And "godditit" as an answer to "why?" enhances our wonder of the universe?

Sun, 28 Oct 2007 07:28:00 UTC | #79091

35bluejacket's Avatar Comment 25 by 35bluejacket

If a religionist is not awed by lightning, thunder and a rainbow after knowing their science, they never had or knew the real meaning of faith, just superstition.

Hitchens, using the religionst's definition of faith says: "But faith, yet again, discredits itself by proving to be insuficient to satisfy the faithful."

Sun, 28 Oct 2007 07:38:00 UTC | #79093

keith's Avatar Comment 26 by keith

So we should actively try not to learn about the world since this will diminish our awe? We should keep children out of classrooms in case they actually learn something? In so doing, we would have to turn off our natural curiosity, since genuine curiosity, as opposed to the kind that the faithful like to feign in their 'search for truth', would force us to want to understand whatever it is that is perplexing us. It seems that in Mark Vernon's world awe always trumps curiosity (or rather, imitation awe trumps curiosity).
But what kind of awe is it that only survives by knowingly and willingly shutting out the explanation? The obvious difference between the writer and the savage who stands awestruck as thunder and lightning crash around him is that the savage and couldn't possibly know why this was happening. The writer, however, would 'choose' not to know. So what if the metereological office issued a warning of an approaching hurricane and suggested everybody leave the area? Would Mr. Vernon still choose not to know? It seems to me you can't pick and choose like that.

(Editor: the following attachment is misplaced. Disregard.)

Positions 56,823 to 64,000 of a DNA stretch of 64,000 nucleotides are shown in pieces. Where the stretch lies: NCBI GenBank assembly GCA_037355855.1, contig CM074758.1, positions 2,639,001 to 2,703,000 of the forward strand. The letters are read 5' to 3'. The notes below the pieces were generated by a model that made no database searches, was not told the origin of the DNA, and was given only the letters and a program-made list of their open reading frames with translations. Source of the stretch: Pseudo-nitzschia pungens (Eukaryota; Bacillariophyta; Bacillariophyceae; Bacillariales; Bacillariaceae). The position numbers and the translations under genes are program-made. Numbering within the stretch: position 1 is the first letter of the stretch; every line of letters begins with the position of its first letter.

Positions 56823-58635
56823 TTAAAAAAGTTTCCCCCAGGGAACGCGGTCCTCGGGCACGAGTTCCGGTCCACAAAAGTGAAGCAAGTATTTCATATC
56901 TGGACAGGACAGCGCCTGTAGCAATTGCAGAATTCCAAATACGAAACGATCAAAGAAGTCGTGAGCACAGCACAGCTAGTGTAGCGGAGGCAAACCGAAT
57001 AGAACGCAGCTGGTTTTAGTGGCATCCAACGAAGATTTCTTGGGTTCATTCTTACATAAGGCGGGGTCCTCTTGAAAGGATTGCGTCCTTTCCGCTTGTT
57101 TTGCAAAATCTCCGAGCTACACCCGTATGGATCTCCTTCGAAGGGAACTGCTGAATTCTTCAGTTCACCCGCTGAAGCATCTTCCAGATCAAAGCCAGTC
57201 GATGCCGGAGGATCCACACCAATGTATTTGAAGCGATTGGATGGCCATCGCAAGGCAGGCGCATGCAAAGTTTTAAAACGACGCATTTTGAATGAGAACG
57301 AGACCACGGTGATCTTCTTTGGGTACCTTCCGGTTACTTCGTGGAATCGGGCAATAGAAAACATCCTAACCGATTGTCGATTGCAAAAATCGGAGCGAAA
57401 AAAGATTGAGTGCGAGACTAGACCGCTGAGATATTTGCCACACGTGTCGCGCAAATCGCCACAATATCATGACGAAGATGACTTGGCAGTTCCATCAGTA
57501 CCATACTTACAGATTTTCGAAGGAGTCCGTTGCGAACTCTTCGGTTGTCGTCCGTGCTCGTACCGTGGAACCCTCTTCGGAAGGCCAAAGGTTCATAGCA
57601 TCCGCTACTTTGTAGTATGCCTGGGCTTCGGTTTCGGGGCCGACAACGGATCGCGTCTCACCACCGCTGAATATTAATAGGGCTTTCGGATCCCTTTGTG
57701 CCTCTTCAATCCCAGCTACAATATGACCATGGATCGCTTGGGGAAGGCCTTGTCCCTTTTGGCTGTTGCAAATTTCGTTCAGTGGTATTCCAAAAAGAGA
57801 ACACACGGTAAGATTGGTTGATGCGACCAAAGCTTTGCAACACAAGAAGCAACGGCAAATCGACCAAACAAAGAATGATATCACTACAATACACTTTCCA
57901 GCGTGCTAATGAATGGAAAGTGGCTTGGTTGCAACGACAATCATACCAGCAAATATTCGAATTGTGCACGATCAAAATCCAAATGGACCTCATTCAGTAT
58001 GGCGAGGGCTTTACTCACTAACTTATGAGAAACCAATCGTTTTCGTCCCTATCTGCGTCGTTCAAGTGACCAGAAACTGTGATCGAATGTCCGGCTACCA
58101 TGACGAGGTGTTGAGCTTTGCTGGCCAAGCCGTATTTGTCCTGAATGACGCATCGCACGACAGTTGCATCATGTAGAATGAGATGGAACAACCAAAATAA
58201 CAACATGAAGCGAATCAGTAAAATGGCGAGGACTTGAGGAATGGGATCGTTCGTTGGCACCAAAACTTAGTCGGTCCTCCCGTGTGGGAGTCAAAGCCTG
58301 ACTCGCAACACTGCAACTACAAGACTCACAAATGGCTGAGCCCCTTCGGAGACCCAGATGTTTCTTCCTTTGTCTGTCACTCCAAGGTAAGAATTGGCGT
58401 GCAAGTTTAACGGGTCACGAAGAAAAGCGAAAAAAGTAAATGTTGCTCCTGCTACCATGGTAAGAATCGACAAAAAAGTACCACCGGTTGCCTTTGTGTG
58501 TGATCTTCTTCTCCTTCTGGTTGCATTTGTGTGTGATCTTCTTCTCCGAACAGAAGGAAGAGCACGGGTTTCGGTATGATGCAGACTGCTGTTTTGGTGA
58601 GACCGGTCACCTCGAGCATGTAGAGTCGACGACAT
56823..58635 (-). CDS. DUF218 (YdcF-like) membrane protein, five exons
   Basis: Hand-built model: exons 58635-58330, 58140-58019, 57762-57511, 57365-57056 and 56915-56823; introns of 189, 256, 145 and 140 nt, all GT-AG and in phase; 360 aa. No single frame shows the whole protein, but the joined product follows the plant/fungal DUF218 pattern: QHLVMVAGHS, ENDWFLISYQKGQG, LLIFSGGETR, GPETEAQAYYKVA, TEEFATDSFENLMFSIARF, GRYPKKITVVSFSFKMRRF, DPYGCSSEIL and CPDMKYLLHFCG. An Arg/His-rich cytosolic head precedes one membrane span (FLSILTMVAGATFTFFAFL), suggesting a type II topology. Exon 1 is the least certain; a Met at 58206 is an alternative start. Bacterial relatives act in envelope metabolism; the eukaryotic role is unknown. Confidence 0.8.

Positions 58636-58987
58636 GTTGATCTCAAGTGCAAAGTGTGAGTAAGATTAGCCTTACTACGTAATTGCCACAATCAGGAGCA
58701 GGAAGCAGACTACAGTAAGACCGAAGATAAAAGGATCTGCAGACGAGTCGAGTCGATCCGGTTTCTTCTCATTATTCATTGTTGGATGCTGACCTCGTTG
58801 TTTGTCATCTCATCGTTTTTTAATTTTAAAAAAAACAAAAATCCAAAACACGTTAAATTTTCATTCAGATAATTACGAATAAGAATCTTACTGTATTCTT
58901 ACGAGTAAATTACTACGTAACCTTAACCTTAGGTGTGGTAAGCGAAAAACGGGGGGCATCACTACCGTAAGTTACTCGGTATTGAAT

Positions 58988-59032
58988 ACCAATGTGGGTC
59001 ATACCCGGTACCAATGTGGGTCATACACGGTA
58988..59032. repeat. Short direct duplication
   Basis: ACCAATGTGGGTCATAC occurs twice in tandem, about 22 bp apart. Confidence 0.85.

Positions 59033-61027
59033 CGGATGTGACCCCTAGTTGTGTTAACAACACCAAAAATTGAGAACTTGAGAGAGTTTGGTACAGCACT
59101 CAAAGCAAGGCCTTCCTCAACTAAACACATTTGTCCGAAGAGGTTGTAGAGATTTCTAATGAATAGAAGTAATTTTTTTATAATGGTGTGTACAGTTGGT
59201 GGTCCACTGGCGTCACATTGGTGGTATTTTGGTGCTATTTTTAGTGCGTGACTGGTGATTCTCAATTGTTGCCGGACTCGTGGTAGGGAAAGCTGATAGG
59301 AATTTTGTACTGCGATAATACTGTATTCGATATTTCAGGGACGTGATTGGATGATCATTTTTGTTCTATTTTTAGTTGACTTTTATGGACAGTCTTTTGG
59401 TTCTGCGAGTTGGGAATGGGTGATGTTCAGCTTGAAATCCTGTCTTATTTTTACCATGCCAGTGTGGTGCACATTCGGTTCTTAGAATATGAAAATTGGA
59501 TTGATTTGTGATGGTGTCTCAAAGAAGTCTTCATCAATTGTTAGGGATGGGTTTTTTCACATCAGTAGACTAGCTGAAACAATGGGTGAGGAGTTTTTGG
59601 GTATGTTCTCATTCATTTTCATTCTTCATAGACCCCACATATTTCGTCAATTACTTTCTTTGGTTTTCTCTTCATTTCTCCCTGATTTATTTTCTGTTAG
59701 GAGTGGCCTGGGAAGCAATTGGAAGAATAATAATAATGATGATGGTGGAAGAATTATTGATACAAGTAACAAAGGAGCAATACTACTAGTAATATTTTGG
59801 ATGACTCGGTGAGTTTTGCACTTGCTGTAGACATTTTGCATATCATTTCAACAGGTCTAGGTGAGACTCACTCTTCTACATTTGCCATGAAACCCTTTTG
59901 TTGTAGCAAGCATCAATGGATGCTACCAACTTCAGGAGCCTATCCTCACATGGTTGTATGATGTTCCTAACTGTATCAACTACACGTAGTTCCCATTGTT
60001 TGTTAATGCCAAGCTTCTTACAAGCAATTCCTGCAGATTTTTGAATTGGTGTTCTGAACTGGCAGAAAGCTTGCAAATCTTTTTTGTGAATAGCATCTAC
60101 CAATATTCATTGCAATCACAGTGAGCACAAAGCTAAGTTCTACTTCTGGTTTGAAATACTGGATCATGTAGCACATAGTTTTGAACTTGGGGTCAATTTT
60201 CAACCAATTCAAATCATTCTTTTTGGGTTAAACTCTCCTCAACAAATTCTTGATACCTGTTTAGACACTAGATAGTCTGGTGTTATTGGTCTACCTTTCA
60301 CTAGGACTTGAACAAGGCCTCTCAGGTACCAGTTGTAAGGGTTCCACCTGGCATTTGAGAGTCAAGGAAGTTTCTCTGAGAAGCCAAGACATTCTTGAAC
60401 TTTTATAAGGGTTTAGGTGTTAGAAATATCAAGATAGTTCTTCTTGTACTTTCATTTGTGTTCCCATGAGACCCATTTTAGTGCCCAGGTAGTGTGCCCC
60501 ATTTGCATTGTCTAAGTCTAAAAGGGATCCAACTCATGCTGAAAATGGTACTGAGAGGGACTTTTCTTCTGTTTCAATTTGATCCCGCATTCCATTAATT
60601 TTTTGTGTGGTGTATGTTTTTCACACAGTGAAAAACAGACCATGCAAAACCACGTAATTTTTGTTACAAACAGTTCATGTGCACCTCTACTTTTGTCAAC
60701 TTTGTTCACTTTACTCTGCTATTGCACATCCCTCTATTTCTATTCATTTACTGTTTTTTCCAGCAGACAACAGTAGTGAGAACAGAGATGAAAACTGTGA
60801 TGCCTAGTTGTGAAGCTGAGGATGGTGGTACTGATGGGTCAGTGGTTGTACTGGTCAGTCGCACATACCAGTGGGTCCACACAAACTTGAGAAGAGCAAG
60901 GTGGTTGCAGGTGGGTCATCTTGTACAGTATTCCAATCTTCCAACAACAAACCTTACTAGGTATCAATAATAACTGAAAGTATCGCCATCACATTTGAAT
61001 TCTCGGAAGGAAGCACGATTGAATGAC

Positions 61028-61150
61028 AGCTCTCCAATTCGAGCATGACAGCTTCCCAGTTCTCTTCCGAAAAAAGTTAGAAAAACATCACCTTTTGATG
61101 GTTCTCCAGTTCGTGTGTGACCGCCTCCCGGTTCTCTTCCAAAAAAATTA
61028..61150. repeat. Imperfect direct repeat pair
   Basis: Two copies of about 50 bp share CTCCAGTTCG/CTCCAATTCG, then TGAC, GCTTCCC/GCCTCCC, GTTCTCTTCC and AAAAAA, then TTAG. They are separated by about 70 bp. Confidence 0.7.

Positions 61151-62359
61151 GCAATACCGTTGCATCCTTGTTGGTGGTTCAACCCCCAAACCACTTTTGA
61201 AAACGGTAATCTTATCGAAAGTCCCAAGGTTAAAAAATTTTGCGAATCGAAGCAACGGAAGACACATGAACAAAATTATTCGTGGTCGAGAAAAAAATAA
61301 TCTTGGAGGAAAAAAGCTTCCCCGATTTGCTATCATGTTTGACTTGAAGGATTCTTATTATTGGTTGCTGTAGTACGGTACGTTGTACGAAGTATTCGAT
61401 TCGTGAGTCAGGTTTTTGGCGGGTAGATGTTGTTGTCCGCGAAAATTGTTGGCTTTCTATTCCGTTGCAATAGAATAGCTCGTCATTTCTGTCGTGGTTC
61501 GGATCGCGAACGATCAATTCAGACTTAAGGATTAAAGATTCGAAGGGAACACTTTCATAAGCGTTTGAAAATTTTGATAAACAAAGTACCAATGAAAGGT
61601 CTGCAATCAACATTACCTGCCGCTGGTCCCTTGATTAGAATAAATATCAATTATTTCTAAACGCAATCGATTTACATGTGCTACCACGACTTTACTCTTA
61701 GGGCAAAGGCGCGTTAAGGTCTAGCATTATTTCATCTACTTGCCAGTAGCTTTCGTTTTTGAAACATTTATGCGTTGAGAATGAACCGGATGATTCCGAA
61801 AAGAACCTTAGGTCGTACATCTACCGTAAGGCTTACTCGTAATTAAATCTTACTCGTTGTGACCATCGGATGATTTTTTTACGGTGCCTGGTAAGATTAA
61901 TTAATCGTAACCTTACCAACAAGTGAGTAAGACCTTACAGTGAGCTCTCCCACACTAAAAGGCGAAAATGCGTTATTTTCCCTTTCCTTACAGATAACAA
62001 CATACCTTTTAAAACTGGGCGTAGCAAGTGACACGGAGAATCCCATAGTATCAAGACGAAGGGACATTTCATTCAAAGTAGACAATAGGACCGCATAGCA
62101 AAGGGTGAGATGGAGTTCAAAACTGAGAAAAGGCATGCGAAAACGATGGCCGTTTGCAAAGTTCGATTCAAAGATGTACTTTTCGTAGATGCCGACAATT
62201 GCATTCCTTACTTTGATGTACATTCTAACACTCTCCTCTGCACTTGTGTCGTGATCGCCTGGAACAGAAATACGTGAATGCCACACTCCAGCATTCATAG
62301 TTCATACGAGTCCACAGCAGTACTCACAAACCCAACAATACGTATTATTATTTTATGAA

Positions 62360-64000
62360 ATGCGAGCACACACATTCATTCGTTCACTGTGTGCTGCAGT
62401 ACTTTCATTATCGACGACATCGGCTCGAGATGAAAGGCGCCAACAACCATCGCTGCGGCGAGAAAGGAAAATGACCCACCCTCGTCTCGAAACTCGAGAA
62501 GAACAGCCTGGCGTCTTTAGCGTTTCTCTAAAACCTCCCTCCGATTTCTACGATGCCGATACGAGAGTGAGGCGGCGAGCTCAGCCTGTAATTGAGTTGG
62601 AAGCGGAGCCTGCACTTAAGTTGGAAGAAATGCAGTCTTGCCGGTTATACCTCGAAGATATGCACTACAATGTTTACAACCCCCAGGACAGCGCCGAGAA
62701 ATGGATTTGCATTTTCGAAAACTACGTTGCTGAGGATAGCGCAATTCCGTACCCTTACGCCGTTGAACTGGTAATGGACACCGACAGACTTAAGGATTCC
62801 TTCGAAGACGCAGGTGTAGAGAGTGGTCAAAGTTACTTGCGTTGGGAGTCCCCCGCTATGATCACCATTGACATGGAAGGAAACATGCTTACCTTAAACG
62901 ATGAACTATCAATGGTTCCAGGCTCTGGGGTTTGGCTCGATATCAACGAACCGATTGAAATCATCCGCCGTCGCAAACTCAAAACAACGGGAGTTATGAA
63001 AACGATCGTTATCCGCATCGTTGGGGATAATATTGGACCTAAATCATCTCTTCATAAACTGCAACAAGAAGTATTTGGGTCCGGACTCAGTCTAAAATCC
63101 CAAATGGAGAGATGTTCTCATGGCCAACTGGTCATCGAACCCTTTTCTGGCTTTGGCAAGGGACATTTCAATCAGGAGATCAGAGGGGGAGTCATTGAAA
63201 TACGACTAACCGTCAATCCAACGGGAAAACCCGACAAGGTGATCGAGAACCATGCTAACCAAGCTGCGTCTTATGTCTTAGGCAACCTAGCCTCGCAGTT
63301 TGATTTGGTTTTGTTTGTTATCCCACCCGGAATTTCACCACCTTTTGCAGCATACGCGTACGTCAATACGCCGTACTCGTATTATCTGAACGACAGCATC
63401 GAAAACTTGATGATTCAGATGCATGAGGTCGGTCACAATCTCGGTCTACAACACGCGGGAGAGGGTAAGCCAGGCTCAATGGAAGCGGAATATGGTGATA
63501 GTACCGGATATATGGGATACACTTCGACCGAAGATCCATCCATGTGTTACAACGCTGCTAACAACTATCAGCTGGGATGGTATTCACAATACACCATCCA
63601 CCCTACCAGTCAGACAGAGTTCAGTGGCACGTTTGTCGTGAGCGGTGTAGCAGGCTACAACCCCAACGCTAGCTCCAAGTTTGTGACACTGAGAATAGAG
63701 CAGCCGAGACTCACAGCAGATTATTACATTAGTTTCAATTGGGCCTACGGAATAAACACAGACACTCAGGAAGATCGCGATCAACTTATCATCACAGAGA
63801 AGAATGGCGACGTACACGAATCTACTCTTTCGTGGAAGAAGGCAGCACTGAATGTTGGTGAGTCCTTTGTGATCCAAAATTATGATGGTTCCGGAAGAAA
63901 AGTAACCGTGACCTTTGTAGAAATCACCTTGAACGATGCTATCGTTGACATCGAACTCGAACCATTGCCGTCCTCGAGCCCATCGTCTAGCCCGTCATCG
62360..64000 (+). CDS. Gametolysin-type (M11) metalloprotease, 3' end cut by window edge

The writer seems to have decided that science has now answered enough questions: he has his washing machine, his TV, his laptop on which to type his articles. "I'm comfortable now, you can stop. Please don't reveal another thing, you'll only spoil things for me". His idea of awe sounds remarkably like he would like to bury his head in the sand, stick his fingers in his ears and watch every film, not only the scary ones, through his fingers. As Darwin might have commented, there certainly isn't grandeur in that view of life. Just abjectness in abundance.